From ANIMAL PEOPLE, November 1997:

CINCINNATI––Embarrassed in
June when PETA disclosed allegedly abusive
conditions at Huntingdon Life Sciences, an
animal testing subcontractor, Procter &
Gamble at its October 14 annual shareholders
meeting announced that the American
College of Laboratory Animal Medicine is to
develop a sensitivity training program for all
animal handlers and researchers at either
P&G laboratories or subcontracting labs;
announced it has committed $900,000 to the
San Diego Supercomputer Center Biology
Network of Modeling Efforts toward the cost
of developing a mathematical model of the
human heart, which could accurately predict
biological responses to new drug compounds,
plus another $100,000 for related research to
replace animal-based toxicological testing;

and disclosed that company expenditures to
replace animal testing since 1984 now total
$64 million, including $9.5 million during
fiscal 1997. The last two P&G contracts
with Huntingdon were concluded in August.
The supercomputer project is “in its
very early days,” acknowledged P&G associate
director of human and environmental
safety Katherine Stitzel, DVM, “but we
can’t see any other way you can get to complete
elimination of animal use. It can’t ever
happen if we don’t start.”
P&G in 1984 made a corporate
commitment to develop, use, and promote
alternatives to animal research at request of
Animal Rights International founder Henry
Spira, and since then has spent approximately
three times as much in the effort as any
other corporation or institution.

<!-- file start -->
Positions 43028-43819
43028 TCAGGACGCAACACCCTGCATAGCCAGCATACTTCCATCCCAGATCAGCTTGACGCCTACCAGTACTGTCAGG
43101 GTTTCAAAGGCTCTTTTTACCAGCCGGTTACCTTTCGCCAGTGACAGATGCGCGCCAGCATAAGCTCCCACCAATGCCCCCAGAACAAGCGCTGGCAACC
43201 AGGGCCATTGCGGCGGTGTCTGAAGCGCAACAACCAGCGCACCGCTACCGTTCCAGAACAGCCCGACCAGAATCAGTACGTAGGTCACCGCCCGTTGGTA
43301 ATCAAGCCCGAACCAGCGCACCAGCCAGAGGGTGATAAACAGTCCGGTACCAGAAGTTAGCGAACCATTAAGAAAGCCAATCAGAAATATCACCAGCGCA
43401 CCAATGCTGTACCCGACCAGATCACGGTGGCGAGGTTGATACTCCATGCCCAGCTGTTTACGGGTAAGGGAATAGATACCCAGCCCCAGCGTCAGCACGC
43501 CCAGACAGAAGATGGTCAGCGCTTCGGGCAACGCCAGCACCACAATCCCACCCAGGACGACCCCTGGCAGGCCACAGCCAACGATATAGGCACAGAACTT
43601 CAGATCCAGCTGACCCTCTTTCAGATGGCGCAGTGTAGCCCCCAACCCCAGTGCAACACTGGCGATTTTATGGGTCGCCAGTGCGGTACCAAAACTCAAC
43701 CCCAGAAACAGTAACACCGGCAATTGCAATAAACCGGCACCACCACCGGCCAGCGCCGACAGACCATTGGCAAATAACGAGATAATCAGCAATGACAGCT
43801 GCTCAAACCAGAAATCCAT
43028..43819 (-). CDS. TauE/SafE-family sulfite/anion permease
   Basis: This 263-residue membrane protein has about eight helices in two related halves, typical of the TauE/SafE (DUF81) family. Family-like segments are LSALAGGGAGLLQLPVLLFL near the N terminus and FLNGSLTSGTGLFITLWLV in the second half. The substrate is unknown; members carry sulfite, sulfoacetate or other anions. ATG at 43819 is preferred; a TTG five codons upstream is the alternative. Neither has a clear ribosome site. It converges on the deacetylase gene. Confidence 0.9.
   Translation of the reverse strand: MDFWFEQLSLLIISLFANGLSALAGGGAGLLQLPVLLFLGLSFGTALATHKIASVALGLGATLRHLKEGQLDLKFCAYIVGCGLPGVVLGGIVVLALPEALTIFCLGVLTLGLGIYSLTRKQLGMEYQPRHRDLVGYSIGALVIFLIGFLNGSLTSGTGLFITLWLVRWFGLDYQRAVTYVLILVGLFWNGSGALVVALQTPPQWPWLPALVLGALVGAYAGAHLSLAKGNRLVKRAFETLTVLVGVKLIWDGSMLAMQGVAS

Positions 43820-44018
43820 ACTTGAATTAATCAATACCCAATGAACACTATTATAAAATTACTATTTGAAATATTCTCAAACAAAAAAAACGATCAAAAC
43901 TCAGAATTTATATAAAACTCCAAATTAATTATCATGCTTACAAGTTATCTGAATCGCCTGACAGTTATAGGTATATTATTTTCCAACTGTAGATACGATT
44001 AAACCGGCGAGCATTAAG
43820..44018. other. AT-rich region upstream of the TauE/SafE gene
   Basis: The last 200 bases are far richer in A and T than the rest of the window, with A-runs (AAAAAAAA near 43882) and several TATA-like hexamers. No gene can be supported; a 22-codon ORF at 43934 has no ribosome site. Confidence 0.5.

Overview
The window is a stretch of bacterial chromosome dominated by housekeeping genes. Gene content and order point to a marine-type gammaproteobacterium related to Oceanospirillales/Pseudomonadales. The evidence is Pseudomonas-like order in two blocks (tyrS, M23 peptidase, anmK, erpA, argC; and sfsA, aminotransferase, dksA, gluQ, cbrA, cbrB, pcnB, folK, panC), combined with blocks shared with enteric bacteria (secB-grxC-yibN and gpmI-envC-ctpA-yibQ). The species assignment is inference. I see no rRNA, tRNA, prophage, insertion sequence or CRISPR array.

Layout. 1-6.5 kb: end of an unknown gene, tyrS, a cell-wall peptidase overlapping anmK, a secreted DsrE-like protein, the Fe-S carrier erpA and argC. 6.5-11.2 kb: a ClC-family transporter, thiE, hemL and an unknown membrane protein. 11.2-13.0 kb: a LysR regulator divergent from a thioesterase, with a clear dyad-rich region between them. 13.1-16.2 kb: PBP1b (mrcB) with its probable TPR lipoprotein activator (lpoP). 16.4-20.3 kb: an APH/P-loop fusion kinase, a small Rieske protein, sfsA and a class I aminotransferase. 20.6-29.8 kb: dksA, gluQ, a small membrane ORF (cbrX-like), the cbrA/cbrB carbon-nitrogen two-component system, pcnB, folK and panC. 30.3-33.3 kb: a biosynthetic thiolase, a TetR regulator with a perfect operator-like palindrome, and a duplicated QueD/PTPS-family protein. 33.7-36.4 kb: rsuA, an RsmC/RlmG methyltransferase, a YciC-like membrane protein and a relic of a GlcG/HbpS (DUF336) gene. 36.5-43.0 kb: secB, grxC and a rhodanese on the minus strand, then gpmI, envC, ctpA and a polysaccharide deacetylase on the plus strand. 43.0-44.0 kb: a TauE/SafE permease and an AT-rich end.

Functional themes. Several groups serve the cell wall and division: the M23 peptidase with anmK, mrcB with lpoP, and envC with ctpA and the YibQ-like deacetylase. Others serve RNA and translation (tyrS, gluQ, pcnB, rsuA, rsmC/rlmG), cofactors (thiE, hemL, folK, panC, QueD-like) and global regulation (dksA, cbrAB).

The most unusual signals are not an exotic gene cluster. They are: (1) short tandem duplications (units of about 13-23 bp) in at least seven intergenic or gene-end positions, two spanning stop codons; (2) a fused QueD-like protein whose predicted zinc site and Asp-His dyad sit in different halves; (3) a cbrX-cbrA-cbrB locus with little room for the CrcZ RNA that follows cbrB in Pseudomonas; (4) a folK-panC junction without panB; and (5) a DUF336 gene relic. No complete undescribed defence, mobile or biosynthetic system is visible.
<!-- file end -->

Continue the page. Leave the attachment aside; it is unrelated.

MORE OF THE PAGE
PETA, In Defense of Animals,
and the Humane Society of the U.S. greeted
the 1984 commitment with an ongoing boycott
of P&G products, apparently trying to
force an acknowledgement they could use to
claim the deal with Spira as their own victory.
Since the boycott began, however,
P&G sales have more than tripled.
PETA filed an Animal Welfare Act
complaint against Huntingdon based on evidence
supplied by PETA investigator Michele
Rokke, who worked undercover at the lab as
an animal care technician. Huntingdon countersued
Rokke, accusing her of fraud by misrepresentation
and stealing trade secrets.
Huntingdon won a preliminary injunction in
that case which has kept Rokke and PETA
from disclosing to the public any materials
Rokke obtained on company premises.
Rokke resurfaced on September 26
as key witness in 18 cruelty charges brought
against Howard Baker, owner of the Village
Veterinary Hospital in East Brunswick, New
Jersey. Rokke said in affidavits filed on June
16 that she witnessed and videotaped Baker
violently abusing animals while working in
his clinic from April through December 1996

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